Upon my initial discovery of Fontaines D.C. in late 2018, when they supported Shame at SWG3, live performances were a fortnightly occurrence rather than a fond and distant memory. I found myself completely enthralled by their brash and unapologetic performances of songs like Chequeless Reckless, Too Real and Boys In The Better Land. Five months later, upon the release of their debut LP Dogrel in 2019, the Dublin five-piece had successfully released an album that oozed and expanded on those same emotions the initial singles had induced. Dogrel, or doggerel, is a form of poetry known for its comic, crude, or informal nature; essentially poetry of the ordinary person. The album itself reflects the title perfectly.
Naturally, it didn't take long for Fontaines D.C. to gain a large following, eventually resulting in televised performances, extensive touring, and a Mercury prize nomination. Yet even towards the end of their highly successful year, rumours persisted of a new album in the works. 14 months after the release of Dogrel, the band released A Hero’s Death, an album that inverts many of the naturally confident aspects of their debut.
Instead, A Hero’s Death is a far more complex LP that exudes aspects of insecurity, hopelessness, and nonchalant nihilism, released in a post-Covid-19 musical landscape reflective of the current times. That is not to say their second album is entirely devoid of their previously definitive Irish identity that made the band famous, but that the result is considerably weaker in practice. Even the few weaker tracks on Dogrel effectively outclass the strongest bangers in A Hero’s Death both rhythmically and lyrically. Perhaps it is the result of the band’s rapid ascension to popularity that has consequently produced a second LP that sounds rushed, diluted in its message and excessively repetitive in certain tracks. However, that is not to undermine the merits of this album, which attempts to form its own unique identity in stronger tracks like A Lucid Dream, aptly named to describe the sheer initial shock of fame the band has experienced. This is continued in Televised Mind which acts a direct critique of the rising over-reliance on news and social media for reliable information.
The album begins by asserting a moody and foreboding attitude on I Don’t Belong, which I interpret to be frontman Grian Chatten’s response to critics about his Irish heritage, having been born in England to an English father. This acts as a probable and direct contrast to the lyrics of songs like Boys In The Better Land which exudes an empowering sense of strong national identity and republicanism. On the subject of Irish identity and republicanism, I feel that A Hero’s Death, unfortunately, wastes the opportunity to convey more of the band’s political message. Given the circumstances of Britain’s current, somewhat volatile, relationship with Northern Ireland, especially strained as a result of Brexit and the UK’s response to Covid-19 compared to Ireland, some form of subtle political message would’ve been appreciated. I'm not sure if I’ve missed anything after a few listens, but a few cryptic poetic digs wouldn't have been wasted with a band that has as big a platform as Fontaines D.C.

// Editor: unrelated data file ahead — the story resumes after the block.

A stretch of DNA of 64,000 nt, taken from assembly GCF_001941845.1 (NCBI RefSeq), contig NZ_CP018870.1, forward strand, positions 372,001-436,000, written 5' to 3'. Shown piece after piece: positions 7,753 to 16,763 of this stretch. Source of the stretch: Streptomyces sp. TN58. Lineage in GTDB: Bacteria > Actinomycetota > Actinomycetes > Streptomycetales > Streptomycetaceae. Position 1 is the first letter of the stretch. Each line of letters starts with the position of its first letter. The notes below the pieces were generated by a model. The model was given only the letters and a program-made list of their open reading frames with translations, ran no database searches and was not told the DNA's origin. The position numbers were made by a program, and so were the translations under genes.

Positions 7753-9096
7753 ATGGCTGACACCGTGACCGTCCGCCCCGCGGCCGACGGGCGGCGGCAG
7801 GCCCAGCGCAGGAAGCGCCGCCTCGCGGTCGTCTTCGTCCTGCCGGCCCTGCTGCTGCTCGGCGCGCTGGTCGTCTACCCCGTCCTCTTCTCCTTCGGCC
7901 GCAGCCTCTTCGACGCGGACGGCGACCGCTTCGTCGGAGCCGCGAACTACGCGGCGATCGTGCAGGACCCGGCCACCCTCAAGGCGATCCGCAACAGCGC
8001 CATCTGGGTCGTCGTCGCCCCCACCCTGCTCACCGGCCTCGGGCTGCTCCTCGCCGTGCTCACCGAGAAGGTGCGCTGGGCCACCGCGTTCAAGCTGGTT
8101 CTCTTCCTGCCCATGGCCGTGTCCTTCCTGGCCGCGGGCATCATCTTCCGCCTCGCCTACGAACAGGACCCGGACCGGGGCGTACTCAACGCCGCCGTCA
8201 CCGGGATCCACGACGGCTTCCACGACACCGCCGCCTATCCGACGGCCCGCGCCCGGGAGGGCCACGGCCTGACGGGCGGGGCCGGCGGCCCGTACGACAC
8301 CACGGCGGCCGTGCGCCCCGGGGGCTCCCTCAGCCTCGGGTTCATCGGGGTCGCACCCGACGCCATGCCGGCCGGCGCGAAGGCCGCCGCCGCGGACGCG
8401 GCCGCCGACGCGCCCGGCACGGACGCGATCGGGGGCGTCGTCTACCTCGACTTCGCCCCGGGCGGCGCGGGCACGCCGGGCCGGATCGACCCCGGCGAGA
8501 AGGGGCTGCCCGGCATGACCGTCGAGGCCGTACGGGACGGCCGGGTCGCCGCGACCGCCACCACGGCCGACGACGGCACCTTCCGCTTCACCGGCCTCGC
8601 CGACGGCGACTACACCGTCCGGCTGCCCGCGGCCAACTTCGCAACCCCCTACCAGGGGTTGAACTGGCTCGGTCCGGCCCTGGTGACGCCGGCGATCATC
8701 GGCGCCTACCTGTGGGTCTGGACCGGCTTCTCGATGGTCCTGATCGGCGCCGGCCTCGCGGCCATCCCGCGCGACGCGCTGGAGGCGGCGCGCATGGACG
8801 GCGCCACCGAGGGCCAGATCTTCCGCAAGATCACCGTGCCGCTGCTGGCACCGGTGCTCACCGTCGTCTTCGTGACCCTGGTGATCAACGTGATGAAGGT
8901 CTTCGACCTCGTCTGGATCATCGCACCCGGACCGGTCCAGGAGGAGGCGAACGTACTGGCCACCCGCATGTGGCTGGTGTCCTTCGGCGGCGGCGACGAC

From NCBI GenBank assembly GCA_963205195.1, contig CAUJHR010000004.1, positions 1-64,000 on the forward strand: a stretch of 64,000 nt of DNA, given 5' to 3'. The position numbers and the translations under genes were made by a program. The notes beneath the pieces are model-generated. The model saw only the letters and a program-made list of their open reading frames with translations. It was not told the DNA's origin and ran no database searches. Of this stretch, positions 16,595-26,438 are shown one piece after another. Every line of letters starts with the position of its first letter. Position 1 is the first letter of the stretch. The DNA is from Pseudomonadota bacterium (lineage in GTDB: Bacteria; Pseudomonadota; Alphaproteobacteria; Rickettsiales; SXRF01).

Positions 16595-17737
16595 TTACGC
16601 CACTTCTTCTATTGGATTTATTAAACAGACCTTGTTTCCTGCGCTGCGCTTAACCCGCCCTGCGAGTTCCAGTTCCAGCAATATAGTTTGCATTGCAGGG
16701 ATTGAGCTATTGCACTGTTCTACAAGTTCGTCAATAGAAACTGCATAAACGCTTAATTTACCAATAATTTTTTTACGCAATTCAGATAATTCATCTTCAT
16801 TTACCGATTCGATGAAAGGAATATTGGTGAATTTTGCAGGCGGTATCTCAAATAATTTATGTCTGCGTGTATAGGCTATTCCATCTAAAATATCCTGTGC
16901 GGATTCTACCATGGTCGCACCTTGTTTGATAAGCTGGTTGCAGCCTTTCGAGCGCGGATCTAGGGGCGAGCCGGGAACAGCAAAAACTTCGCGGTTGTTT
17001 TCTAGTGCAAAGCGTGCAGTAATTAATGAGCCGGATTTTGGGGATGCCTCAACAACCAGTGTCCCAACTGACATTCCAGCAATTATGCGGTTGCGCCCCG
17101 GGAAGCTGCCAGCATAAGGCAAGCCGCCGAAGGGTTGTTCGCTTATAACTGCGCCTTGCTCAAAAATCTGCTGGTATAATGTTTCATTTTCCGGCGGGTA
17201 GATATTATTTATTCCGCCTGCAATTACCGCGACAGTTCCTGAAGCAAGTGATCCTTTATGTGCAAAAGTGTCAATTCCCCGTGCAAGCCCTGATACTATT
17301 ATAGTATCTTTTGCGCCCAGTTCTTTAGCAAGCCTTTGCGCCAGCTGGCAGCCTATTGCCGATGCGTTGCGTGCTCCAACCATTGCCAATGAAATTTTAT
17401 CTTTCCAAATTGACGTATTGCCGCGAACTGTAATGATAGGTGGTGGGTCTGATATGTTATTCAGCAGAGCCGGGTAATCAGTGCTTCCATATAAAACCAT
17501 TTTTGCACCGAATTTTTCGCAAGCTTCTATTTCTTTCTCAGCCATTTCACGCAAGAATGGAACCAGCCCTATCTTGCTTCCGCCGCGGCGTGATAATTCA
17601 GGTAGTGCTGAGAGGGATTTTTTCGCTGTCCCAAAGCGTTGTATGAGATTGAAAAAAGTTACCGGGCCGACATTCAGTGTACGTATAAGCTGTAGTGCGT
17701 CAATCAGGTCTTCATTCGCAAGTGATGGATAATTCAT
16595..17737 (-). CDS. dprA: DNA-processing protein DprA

Stylistically, I noticed the band had taken inspiration from the likes of Joy Division’s Unknown Pleasures and David Bowie’s The Next Day. Frontman Grian Chatten even looks the spitting image of Ian Curtis, often appearing to channel his captivating performance style onstage. Yet, A Hero’s Death fails to be as creative and innovative as these albums. Instead, most irritatingly, it repeats one line within a song over and over as its main chorus on multiple tracks. Much of this almost feels like the band are trying to fill in time before the next track. Key examples of this can be seen on the tracks Televised Mind and I Was Not Born which, if not for the sheer ruthless delivery of Chatten’s vocals, would sound almost boring and entirely monotonous.
Lyrically, A Hero’s Death is at its best in its verses which are intelligently rhymed and poignant. I enjoyed the lyrical and poetic mastery in the verses on the tracks No and You Said. Unfortunately, in the latter case, Chatten’s vocal delivery, accompanied by a screeching and repetitive riff by guitarist Carlos O’Connell, renders the track verging on unlistenable. It is a shame that annoyingly repetitive choruses and low-energy instrumentals squander the potential of much of Chatten’s poetic lyrical mastery.
Yet for all its shortcomings, this album is remarkably consistent in maintaining its overall Unknown-Pleasures-esque atmosphere, even verging on gothic at times. I thoroughly enjoy the lively drums and vampy guitars on the title track, which accompanies Chatten’s darkly monotonous delivery of “life ain’t always empty”, resulting in a satirical and nihilistic feel. The same can be said for A Lucid Dream’s rising crescendos and powerful vocals that remind me of Too Real.
To judge A Hero’s Death by comparing it to Dogrel would undermine the positive aspects of both albums. Each piece of work has its own unique style and atmosphere. With Dogrel, the band feels like they have had more time to work on tracks individually rather than as a collective. A Hero’s Death, however, feels like a cohesive artistic work. Despite the band's change in sound and direction, there are a few tracks that make this album enjoyable. However, much of it sounds too repetitive and low energy. Personally, I hope Fontaines D.C. will return to their lively and poetically political roots in any future albums.
Overall rating: 6.5/10
Top track: A Lucid Dream
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